The Drive to Dermatology Most fields of medicine accommodate to a certain type of client. Pathologists accommodate to patients who have a form of cancer. Pediatric Doctors only suit those under the age of eighteen. Gynecologists can only service women. Dermatologists however, can assist everyone. Dermatology, “is the branch of medicine concerned with the diagnosis, treatment, and prevention of diseases of the skin, hair, nails, oral cavity and genitals,” (“Dermatology Definition – Medical Dictionary”).
Since every human being has the “largest human organ”, skin, everyone is likely to visit a dermatologist at some point in their existence (Stafford). I am interested in becoming a dermatologist because I would be of assistance to thousands of patients from all walks of life. The dermatology field is quite unique. Dermatologists can specialize in a number of things from pediatric dermatology or cosmetic dermatology to dermapathology. If I were to pursue dermatology I would most likely specialize in pediatric dermatology or dermapathology because I would want to impact other’s lives, rather than just remove someone’s wrinkles.
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I am interested in dermatology itself because I feel that it is an interesting field where I could serve a plethora of people and make their lives more enjoyable. I also see growing opportunity in the field of dermatology. Skin cancer is the fastest growing cancer in the US and 1/5 of Americas have or will have it by the time they die (“Skin Cancer Is The Fastest Growing Cancer In The U. S. “). “The starting salary for a dermatologist is approximately $160, 000” (“Pre-Med and Med Student Online Resource Guide”).
Although that may seem like a lot, it is far less than undergraduate and medical school would cost to become a dermatologist. Other start up costs would be required if one wished to start their own private practice. Private practices “allow dermatologists to set their own schedules, and choose their own benefits and vacation time” (Gottlieb). In addition to private practices dermatologists may also “work at hospitals or private clinics” (Gottlieb). To become a dermatologist one must first graduate high school. No classes re required to be taken to become a dermatologist, but it would be wise to take advanced science and math courses. Next, one must attend a “four year undergraduate college” (“Dermatologist Career Overview”). It would be sensible to major in something having to do with the body, such as biology or pre-med. From there, one would apply to a medical school and earn a bachelor’s degree. After completing a one year internship and a three year residency program, one is finally ready to take the certification exam from the American Board of Dermatology.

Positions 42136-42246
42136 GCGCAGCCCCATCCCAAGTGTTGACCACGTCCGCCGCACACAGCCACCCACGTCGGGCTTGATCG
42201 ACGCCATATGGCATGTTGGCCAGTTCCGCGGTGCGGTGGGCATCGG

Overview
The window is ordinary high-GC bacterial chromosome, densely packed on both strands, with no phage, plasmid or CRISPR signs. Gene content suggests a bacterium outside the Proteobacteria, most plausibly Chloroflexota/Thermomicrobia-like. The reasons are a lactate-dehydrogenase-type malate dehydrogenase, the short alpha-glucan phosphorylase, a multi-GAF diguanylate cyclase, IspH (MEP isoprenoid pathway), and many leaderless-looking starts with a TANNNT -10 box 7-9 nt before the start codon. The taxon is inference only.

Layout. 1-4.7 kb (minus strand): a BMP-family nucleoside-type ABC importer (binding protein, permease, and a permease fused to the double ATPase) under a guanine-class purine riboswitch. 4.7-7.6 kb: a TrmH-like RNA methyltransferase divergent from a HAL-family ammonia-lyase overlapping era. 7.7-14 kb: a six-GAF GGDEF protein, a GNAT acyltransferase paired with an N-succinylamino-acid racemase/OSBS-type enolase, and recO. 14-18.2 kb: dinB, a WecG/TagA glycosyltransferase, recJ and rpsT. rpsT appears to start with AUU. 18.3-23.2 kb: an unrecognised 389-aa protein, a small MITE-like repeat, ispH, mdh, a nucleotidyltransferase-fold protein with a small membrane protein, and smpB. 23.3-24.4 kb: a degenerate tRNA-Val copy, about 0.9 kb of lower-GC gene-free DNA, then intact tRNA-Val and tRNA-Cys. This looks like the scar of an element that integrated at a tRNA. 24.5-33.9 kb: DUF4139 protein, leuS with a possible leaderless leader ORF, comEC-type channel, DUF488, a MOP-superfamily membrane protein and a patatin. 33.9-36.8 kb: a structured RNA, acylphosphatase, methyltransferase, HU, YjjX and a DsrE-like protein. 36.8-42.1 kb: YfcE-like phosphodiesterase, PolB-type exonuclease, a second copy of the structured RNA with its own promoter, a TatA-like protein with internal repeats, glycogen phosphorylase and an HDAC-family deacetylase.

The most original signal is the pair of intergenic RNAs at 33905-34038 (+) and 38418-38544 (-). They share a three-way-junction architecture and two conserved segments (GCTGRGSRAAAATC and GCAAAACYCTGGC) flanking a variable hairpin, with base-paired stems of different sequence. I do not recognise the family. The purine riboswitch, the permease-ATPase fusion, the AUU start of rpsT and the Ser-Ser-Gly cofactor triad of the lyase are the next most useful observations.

After passing the ABD exam one is officially a dermatologist, for the next ten years at least. Dermatologists must be recertified every ten years. Dermatology deals with many fields of sciences including biology, anatomy and physiology, and chemistry. In medical school a dermatology major will be required to take the dreaded organic chemistry, so a strong high school chemistry background is crucial if one wishes to become a dermatologist. Chemistry will continue to be important throughout a dermatologist’s career because most, if not all, skin disorders are corrected by medicines, which contain chemicals.
Although the drive to becoming a dermatologist sounds difficult, If I choose to, I am willing to dedicate myself to twelve plus years of schooling and interning it would take to become a dermatologist. By doing so I would be doing what I love; helping many people of different backgrounds and making their lives more enjoyable and possibly even longer. What is better than getting paid for something you love? Works Cited “Dermatologist Career Overview. ” Your guide to a high school diploma or GED, college degrees & diplomas, and career research for after graduation. 3 Feb. 2009 . Dermatology Definition – Medical Dictionary. 27 May 2004. 23 Feb. 2009 . Gottlieb, Annette J. “Salary Stories: Dermatologist Salary. ” PayScale Blogs. 2 Feb. 2007. 23 Feb. 2009 . “Pre-Med and Med Student Online Resource Guide. ” 23 Feb. 2009 . “Skin Cancer Is The Fastest Growing Cancer In The U. S. ” Cancer Community & Resource Center for People Living With Cancer. 12 Aug. 2008. 23 Feb. 2009 . Stafford, Patti A. “Your Skin: The Largest Organ of the Human Body. ” Associated Content. 24 Apr. 2006. 23 Feb. 2009 .